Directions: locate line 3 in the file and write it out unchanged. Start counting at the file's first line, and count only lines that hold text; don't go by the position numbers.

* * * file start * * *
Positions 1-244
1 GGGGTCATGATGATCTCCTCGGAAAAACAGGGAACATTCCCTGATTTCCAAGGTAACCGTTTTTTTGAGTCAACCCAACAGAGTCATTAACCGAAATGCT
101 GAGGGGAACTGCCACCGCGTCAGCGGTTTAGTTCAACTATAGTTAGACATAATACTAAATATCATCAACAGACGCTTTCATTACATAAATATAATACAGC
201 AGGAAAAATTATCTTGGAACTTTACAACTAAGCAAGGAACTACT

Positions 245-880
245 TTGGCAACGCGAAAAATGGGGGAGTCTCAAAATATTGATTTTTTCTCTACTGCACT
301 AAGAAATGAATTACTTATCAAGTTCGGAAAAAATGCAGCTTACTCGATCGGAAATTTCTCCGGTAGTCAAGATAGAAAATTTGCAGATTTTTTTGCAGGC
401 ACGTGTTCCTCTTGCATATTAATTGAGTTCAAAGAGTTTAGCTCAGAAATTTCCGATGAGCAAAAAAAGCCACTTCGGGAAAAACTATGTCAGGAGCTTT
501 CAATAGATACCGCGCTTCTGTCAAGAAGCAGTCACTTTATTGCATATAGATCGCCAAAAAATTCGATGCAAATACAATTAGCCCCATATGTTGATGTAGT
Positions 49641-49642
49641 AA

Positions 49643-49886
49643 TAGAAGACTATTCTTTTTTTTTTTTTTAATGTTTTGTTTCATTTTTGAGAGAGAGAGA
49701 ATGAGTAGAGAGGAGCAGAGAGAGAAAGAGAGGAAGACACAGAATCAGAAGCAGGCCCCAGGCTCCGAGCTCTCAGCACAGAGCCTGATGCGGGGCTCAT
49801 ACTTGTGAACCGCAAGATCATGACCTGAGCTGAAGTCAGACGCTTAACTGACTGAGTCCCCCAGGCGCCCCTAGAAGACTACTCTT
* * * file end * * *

101 GAGGGGAACTGCCACCGCGTCAGCGGTTTAGTTCAACTATAGTTAGACATAATACTAAATATCATCAACAGACGCTTTCATTACATAAATATAATACAGC